Paul Pogba and the Power of Perception

Paul Pogba and the Power of Perception


Again, though, that does not stand up to scrutiny. Pogba and Deschamps have not always been especially close, and even in the days before the World Cup there was talk of a rift, with Pogba using an interview with France Football to suggest his coach change his system, and Deschamps responding by criticizing his performances. Pogba is clearly capable of shining even for a coach he does not particularly love.

There is one other possibility: that the contrast between the Pogba who materialized in Russia and the Pogba that exists in Manchester is down not to some innate difference in him, but in a difference in the context in which he finds himself.

Pogba has always glided through games. He moves languidly, effortlessly, covering vast tracts of ground without ever really appearing to sprint. He does not bustle around the field, harrying and harassing opponents. He does not wear his work-rate, his physicality, on his sleeve. He is, instead, elegant and graceful; he is a player of great moments, who sparks into life, not one who constantly burns.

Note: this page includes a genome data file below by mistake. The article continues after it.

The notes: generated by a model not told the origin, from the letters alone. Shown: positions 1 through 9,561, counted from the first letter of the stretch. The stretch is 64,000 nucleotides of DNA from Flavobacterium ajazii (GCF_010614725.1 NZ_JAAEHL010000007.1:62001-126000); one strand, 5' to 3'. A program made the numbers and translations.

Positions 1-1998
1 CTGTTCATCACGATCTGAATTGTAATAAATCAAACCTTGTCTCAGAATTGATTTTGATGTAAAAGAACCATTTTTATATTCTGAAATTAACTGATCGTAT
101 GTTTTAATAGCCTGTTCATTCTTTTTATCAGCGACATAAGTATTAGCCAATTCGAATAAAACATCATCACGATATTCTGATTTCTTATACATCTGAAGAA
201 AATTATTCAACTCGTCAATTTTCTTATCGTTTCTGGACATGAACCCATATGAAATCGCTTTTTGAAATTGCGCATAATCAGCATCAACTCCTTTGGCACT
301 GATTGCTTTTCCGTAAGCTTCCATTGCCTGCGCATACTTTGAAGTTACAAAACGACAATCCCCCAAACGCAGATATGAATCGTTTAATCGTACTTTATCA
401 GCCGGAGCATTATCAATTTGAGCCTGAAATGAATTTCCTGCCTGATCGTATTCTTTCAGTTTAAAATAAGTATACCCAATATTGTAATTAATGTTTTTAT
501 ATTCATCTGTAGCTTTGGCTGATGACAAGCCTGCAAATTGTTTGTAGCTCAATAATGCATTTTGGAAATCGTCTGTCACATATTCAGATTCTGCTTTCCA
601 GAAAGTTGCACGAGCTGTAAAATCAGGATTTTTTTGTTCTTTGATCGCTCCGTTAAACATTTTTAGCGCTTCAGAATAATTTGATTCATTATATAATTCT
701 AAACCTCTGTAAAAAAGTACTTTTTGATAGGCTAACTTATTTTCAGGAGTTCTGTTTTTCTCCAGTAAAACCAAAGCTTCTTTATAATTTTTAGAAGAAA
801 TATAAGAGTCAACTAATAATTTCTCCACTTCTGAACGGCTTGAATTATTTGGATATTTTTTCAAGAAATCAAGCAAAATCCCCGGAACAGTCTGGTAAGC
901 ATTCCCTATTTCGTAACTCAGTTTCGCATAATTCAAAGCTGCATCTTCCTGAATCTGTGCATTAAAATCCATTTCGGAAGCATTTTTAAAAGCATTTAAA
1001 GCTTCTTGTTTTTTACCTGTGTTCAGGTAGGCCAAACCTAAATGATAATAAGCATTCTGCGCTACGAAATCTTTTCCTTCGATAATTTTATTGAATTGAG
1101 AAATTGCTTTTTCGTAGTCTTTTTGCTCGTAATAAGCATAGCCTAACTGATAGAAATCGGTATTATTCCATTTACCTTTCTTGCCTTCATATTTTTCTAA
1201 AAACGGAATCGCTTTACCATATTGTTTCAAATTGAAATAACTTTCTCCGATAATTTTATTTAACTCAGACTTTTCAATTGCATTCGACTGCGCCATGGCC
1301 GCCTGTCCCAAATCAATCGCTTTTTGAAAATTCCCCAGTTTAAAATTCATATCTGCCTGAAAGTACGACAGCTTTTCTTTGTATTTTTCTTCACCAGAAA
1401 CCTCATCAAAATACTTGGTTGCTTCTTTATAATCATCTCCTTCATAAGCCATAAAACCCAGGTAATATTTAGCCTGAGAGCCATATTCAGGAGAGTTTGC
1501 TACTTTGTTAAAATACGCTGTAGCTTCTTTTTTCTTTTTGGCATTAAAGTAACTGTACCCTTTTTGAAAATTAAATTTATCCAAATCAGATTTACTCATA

That is, he said in the interview with France Football, how he has “always been.”

“What I won, I won by being like that,” he said. “That is my style of play.”

The problem is that, in certain lights, economy of movement looks like idleness; effortlessness can seem like a lack of effort. For France, at a World Cup, it was enough to play in moments: international soccer is much more disjointed than the club game, and Pogba’s elegance, in games that lacked rhythm and poise, was a strength, not a weakness. So, too, was what Deschamps called his ability to “do everything” — to be whatever sort of midfielder was required. As France breezed through the tournament, winning relentlessly, there was no reason to shine a harsh light on Pogba.



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